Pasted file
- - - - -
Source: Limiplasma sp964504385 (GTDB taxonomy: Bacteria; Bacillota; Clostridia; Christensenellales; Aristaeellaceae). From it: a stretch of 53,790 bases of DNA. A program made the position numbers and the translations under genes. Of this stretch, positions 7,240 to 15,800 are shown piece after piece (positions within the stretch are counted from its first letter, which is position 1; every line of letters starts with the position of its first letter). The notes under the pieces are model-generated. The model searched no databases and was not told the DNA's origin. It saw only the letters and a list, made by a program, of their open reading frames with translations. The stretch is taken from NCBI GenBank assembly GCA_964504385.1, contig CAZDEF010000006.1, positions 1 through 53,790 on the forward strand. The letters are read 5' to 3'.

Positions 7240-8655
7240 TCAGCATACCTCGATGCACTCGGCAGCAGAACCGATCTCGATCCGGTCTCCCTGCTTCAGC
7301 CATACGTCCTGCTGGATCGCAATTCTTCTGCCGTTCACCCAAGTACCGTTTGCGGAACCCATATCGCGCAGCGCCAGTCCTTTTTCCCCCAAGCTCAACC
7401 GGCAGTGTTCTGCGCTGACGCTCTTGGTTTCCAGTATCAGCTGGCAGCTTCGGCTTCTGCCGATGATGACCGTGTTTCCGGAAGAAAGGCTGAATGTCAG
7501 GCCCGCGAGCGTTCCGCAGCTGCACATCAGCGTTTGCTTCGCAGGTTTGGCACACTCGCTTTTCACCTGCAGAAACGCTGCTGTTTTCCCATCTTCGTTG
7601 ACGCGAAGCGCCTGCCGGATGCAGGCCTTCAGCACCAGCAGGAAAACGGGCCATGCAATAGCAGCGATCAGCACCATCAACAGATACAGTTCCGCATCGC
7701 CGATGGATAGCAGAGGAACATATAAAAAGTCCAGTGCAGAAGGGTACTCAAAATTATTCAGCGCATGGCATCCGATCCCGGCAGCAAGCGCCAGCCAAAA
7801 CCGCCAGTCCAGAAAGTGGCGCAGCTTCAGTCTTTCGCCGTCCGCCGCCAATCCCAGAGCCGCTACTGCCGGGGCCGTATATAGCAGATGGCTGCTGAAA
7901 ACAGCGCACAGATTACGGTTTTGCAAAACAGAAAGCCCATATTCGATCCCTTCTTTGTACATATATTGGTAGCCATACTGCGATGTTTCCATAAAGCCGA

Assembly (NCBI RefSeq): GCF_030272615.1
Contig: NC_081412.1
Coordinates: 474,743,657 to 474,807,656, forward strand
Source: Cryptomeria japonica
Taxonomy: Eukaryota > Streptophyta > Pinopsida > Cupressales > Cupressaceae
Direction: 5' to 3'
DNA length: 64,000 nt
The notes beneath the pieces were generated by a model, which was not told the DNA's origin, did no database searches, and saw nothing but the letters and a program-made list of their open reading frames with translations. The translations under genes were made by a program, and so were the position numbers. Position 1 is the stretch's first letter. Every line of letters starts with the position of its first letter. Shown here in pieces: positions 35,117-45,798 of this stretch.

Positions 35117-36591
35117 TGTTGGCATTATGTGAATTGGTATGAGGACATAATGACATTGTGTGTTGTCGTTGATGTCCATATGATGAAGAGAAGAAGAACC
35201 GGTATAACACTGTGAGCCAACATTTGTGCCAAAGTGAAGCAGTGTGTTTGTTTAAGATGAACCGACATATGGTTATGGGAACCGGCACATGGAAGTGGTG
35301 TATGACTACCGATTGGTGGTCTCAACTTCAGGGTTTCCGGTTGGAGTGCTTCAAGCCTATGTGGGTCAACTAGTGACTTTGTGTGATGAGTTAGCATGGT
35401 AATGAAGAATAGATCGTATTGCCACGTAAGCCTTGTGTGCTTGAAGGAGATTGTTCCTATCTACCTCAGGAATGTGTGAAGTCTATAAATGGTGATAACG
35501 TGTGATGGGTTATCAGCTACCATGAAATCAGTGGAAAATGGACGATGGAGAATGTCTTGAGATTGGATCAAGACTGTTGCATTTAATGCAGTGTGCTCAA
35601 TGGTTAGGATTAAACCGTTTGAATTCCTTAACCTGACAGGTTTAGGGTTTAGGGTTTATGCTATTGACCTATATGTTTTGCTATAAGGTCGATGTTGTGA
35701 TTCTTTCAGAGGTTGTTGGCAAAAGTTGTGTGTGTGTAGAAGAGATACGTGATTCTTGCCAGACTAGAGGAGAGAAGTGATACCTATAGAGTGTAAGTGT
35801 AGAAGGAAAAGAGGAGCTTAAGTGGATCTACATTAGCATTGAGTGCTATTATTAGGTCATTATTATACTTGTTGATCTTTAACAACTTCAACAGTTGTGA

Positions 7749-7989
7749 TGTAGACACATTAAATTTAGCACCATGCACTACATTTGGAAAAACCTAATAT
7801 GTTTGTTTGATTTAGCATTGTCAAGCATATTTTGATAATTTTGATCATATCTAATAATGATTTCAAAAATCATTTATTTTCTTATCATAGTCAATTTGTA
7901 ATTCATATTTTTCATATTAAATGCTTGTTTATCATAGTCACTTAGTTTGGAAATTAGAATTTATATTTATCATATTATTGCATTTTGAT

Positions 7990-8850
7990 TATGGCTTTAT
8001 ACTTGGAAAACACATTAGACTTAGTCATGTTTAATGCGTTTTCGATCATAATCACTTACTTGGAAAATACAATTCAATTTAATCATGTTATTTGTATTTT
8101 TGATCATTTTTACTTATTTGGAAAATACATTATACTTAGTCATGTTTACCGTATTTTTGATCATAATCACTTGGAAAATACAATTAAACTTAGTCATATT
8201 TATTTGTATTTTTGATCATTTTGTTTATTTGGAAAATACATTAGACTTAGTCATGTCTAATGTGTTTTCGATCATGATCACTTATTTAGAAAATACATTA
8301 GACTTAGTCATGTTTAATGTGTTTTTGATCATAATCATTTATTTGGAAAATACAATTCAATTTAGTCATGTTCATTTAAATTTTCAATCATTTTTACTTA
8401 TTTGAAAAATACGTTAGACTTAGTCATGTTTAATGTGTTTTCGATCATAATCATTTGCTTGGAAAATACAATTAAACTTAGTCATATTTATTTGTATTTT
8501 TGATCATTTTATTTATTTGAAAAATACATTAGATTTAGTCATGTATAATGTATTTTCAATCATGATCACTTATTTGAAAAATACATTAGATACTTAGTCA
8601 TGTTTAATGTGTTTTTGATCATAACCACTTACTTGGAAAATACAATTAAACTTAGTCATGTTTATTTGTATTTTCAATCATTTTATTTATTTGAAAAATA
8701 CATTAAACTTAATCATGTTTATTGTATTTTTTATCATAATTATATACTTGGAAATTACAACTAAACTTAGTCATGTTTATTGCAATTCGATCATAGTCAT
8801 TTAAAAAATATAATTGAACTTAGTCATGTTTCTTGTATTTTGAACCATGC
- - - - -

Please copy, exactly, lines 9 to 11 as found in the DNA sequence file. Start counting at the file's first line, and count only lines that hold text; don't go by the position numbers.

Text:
7801 CCGCCAGTCCAGAAAGTGGCGCAGCTTCAGTCTTTCGCCGTCCGCCGCCAATCCCAGAGCCGCTACTGCCGGGGCCGTATATAGCAGATGGCTGCTGAAA
7901 ACAGCGCACAGATTACGGTTTTGCAAAACAGAAAGCCCATATTCGATCCCTTCTTTGTACATATATTGGTAGCCATACTGCGATGTTTCCATAAAGCCGA

Assembly (NCBI RefSeq): GCF_030272615.1